Which Offer Should I Take?

How to compare job offers

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If you’ve been observing the industry, you know that this is a great time to be a pilot. Pay, benefits and status are on the rise. Upgrade times are dropping and fleets are growing. Just a decade ago, few airlines were hiring; pilots today may have multiple conditional job offers (CJO) with the regionals, ultra-low-cost carriers (ULCC), legacies and corporate flight departments. For those fortunate enough to have options, how should you compare prospective employers?

Almost immediately, pilots will look at two things; pay rates (to include signing bonuses) and status of the airline (Is the airline one of the “Big 6?”). Next, they’ll evaluate domiciles (Is XXX fleet junior? How long to hold XXX airport?). After that, the decision-making process becomes more muddled, particularly at the regional level where there can be more than five offers for a qualified candidate. So, what else should you consider when evaluating prospective employers?

I suggest you look at retirement options next. Even if your plan is to change companies in under three years, you cannot predict the future and you should evaluate every job as if it were your last. Importantly, if you are deciding between two competing offers, ask about the companies’ match and their vesting schedules, if this applies. A vesting period is the time it takes for you to “own” the company match. If you plan to change companies before that vesting time frame is up, you may lose a company’s matched dollars, which could equate to thousands. 

After looking at the retirement, consider whether each company offers stock options and/or profit sharing. While you shouldn’t budget yourself based on these variable benefits, they can easily amount to 10-15% of your total compensation. A company with a 5% profit sharing can add thousands of dollars to your paycheck in healthy years, helping pad your savings account.

Often pilots don’t consider sick, vacation and paid-time-off (PTO) until we are out flying the line. However, there is significant variation in how companies provide these to their pilots, which can impact quality of life, pay and productivity. Some companies allow pilots to bid for vacation in weekly blocks while allotting “sick time” to pilots on an hourly basis accrued monthly (two to five hours of sick leave per month, for instance).  A pilot calls out sick as needed and receives pay if they have the appropriate amount of time in the “bank.” You should also ask if the company allows “pyramiding” on vacation days. This means that if you fly on your vacation days, you get paid your vacation rate plus your trip rate. For those who like to stay at home rather than travel for vacation, this can be an excellent way to pad your income.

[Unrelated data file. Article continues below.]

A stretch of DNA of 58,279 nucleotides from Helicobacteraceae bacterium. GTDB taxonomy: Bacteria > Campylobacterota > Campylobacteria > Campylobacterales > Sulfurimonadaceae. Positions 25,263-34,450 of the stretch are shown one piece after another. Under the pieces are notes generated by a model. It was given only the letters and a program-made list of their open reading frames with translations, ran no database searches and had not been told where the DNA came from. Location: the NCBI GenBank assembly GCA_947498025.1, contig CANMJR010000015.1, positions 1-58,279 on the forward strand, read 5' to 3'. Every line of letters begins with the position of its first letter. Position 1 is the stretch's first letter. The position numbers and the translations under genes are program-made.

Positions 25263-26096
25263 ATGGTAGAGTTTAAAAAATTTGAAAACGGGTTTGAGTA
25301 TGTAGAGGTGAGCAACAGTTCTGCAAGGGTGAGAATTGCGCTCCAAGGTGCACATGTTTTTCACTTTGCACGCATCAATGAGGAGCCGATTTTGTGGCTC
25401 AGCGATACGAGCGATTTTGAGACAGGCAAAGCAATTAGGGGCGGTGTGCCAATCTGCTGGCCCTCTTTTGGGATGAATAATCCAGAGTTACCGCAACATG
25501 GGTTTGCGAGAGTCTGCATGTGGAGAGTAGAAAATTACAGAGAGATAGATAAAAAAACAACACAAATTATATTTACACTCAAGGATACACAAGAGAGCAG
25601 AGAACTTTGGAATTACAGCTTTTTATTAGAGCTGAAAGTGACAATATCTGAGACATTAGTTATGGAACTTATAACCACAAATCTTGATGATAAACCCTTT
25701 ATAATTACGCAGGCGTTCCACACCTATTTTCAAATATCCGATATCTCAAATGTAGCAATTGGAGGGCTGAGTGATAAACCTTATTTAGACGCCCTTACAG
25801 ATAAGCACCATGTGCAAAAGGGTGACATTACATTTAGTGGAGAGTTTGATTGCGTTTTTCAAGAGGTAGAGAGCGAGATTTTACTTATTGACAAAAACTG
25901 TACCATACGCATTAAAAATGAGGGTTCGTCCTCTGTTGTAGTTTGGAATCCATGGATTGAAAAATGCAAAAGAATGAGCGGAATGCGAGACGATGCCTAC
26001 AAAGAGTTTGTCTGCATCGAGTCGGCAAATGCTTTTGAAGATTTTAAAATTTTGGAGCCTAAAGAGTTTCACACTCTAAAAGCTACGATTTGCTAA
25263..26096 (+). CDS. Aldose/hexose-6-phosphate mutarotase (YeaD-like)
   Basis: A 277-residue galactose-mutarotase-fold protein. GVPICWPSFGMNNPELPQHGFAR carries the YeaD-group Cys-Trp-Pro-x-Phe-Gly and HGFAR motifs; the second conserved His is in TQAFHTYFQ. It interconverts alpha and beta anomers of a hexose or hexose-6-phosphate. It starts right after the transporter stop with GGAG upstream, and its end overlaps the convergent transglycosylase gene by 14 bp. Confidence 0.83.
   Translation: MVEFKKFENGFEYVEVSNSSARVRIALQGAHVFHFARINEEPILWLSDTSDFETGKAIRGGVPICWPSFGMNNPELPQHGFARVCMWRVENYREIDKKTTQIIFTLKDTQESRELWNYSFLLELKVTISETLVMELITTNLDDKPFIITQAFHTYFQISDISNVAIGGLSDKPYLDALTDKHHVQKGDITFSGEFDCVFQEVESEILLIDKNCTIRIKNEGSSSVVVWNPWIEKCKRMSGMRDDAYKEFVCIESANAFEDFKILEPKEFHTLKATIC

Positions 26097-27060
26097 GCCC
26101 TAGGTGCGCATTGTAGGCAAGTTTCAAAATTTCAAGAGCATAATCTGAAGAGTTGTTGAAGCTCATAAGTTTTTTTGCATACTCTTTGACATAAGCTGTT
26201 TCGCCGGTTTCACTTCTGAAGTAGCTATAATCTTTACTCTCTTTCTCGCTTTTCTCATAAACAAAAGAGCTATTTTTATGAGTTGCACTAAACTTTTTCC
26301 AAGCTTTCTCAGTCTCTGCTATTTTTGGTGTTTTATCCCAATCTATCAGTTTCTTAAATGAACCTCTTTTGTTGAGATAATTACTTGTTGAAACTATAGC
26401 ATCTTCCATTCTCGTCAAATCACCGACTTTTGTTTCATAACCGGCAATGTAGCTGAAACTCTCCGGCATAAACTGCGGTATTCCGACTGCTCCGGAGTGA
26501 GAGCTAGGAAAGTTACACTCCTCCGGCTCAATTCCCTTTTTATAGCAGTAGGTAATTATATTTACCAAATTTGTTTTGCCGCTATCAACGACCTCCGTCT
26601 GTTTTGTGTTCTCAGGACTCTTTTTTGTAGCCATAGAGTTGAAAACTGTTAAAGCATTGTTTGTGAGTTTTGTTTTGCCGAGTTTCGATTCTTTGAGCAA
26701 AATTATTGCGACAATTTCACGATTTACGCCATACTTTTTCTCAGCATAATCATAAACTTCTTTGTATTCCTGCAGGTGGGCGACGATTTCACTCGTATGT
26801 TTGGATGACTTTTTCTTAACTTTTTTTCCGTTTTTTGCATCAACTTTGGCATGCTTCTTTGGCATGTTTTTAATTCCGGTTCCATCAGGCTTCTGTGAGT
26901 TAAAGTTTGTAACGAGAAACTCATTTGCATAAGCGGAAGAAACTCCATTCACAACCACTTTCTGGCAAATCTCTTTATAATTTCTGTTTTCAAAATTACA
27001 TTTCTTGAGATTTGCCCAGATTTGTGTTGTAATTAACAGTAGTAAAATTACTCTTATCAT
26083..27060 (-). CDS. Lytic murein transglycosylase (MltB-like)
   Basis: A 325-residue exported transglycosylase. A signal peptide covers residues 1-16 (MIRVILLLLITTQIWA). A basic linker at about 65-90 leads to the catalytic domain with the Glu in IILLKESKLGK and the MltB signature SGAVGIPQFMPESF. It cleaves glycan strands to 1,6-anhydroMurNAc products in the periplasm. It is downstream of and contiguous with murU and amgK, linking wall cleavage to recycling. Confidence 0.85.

Other companies lump sick and vacation together, as (PTO). Pilots can use this whenever they want to get time off for family needs, holidays, illness and more. For those with lower seniority, this system allows more flexibility. You no longer bid for your vacation days with every other pilot, but rather take time off when needed using your bank of PTO. Further, many companies buy back sick, vacation or PTO hours at a premium (say 25-50% of your hourly rate). If you are paid $60 an hour, with five hours of sick time per month, you stand to earn $5,400 per year if your company offers 50% buybacks. If you are on the fence about various companies, ask their pilots and/or your interviewers for the details of their benefits package. This may help you make decisions that best fit your needs and goals. 

Many pilots scoff at considering company culture or market niche, but this aspect of your work will impact your day-to-day more than any other considerations. You’d be surprised at the diversity of work schedules in the industry. ACMI, FedEx and corporate operators frequently offer 14-on-13-off or 7-on-7-off type schedules. Each airline builds trips according to their collective bargaining agreement, which can result in some having 6-day trips while competitors offer 3- to 4-day trips. Others like Allegiant Air or the recently announced Breeze Air, offer day turns. Some companies out-station bases in smaller cities like Knoxville or Norfolk versus large hubs like New York or Chicago. Knowing your coworkers, driving to work daily (or weekly) and lower costs-of-living are all factors to consider in your decision.

You’ve likely applied to particular companies because the domicile is desirable. You should also consider asking how that domicile is set up and run for each airline. For instance, some airlines require LAX-based pilots on reserve to cover Ontario, Orange County and San Diego, on the 737 but not the A320. Similar situations arise for New York- and Miami-based crews. Also, consider reserve callout times and how they can help or hinder your quality of life. If you require every second of your reserve callout to make it to the airport on-time, you will be “on house arrest” during your work days. Simply commuting to a base with better seniority or changing fleet types can improve your lifestyle. 

In summary, there are many differentiators between potential employers. While the pay rates and domiciles may be the same, other tangible and intangible aspects can tilt the scale in favor of one airline, corporate flight department or charter company versus another. This outline can be used at any level of the industry, whether NetJets, JetBlue or a private owner. Ask these questions of current employees or your interviewer and take the job that provides you the best overall option. 

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